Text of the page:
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Ellen Pickus

 

Swim Ghazal

            For my father and my brother

 

Surrounded by a sun-warmed inner tube,

his hand on my waist,

I learned from my father how to swim.

 

When I’m in my element, my head

pillowed by water, why make haste?

I seek calm waters when I swim.

 

I floated lazily staring at clouds

 while my brother the athlete raced.

Each to their own, however you swim.

 

I wait till our part of the Earth here

in the northeast has faced

the sun, when fevered air makes me long for a swim.

 

I’d never go when slush blocks roads

and bare branches are ice-encased,

but my brother will never give up a chance to swim.

 

When school books went back on shelves

and exams ended, mostly aced,

two months of blue heavens when we could swim.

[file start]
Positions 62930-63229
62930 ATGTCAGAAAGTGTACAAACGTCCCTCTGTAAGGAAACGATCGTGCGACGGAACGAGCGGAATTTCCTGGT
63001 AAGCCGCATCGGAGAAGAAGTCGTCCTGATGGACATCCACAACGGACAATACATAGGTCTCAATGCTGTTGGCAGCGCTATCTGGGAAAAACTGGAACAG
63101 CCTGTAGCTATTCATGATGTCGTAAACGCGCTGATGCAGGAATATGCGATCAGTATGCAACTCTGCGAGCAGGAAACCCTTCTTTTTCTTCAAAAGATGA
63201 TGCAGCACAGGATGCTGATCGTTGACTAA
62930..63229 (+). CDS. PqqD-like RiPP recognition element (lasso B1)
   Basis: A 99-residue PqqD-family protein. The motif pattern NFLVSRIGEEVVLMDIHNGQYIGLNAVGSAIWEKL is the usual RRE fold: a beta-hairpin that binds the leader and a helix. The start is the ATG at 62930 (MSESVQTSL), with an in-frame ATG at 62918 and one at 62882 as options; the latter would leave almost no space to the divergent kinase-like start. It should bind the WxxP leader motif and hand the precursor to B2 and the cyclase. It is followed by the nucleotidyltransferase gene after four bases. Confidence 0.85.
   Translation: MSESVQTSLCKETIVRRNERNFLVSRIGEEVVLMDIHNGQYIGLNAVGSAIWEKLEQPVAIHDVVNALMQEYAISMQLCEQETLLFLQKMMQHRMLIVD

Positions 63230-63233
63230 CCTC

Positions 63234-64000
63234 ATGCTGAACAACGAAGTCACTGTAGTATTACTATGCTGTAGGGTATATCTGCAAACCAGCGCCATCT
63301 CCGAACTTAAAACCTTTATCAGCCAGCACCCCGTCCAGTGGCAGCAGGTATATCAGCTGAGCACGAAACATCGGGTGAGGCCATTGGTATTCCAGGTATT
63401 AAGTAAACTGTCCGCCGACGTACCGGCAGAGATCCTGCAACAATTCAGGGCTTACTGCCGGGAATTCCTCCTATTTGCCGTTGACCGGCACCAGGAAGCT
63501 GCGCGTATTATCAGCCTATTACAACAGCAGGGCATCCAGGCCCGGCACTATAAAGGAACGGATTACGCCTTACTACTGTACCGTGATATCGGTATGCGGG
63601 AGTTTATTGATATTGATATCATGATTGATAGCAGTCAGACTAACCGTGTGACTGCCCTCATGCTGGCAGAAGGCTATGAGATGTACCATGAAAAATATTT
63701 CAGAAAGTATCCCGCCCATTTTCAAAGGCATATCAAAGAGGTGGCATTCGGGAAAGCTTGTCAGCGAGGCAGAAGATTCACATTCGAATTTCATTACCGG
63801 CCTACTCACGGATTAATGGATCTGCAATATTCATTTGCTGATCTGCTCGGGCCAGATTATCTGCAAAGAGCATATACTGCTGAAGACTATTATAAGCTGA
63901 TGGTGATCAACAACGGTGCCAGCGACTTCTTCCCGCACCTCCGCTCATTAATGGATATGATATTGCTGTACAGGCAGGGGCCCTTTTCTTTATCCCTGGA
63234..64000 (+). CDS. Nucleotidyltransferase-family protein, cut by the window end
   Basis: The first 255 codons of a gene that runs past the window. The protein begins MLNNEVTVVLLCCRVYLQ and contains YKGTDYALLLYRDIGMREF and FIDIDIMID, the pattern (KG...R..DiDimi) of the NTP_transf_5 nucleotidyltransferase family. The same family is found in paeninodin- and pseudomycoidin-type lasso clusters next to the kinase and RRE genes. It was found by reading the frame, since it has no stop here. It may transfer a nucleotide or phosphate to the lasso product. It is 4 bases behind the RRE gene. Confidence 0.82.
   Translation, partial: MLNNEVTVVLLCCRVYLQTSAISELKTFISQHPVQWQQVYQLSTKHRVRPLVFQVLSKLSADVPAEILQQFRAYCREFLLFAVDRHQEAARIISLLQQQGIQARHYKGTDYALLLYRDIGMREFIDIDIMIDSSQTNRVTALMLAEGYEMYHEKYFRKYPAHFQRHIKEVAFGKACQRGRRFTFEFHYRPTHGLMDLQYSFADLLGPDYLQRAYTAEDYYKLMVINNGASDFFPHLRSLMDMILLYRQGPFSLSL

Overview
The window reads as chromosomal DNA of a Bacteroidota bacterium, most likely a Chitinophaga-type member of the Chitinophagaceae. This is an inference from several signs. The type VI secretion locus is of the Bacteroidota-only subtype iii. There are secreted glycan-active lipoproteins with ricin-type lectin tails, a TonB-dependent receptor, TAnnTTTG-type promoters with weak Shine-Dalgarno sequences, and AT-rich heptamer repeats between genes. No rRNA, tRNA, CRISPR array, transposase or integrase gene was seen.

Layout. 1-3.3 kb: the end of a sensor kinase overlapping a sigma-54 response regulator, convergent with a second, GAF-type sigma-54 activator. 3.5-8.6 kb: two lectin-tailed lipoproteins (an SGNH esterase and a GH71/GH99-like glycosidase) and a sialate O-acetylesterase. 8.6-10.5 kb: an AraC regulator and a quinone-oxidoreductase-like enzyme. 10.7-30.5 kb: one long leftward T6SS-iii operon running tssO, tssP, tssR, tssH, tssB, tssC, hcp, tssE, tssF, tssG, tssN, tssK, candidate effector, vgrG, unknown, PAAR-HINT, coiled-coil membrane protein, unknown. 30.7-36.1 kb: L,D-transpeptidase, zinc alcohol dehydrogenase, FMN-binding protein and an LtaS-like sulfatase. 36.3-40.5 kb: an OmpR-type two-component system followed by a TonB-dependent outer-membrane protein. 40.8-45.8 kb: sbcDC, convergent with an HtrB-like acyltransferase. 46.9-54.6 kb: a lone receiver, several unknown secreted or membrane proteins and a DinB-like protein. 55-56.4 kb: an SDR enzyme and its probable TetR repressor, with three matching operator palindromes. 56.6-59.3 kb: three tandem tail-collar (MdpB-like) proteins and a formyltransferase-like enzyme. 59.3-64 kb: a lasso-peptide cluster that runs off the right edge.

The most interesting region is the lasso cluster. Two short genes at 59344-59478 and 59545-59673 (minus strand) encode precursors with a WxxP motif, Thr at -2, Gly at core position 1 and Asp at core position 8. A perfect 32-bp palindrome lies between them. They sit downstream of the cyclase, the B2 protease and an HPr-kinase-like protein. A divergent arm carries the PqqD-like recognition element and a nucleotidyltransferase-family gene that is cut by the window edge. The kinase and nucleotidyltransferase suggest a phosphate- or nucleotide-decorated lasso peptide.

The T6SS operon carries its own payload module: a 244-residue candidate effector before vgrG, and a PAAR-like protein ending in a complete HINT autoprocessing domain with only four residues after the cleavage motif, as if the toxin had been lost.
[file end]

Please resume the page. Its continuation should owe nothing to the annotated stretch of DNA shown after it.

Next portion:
Take all you want, but eat all you take.

My father lectured on waste

and barbecued after we’d taken a swim.

 

God bless the memory of the father who laced

my first ice skates in one season

 and, in another, taught me to swim.

About Ellen Pickus

Ellen Pickus taught English and creative writing for thirty years on Long Island, where she lives with her husband and her son. Retired, she now conducts creative writing workshops for adults and does volunteer work at an elementary school. The topics of her poems range from summers spent in the Catskills to the joys and challenges of raising a special needs child. Her first book of poems, Unbroken Promises, was self-published and sold for Alzheimer’s research. Her work has appeared in the Long Island Quarterly, PPA Review, Fan Magazine, Midwest Poetry Review, Paws and Tales and Candlelight. She received awards at poetry contests run by Peninsula Public Library, one judged by Naomi Lazard and one by James Reiss. She won first place at the Rockville Centre Guild for the Arts and also at the Plainview Y. See Poets & Writers
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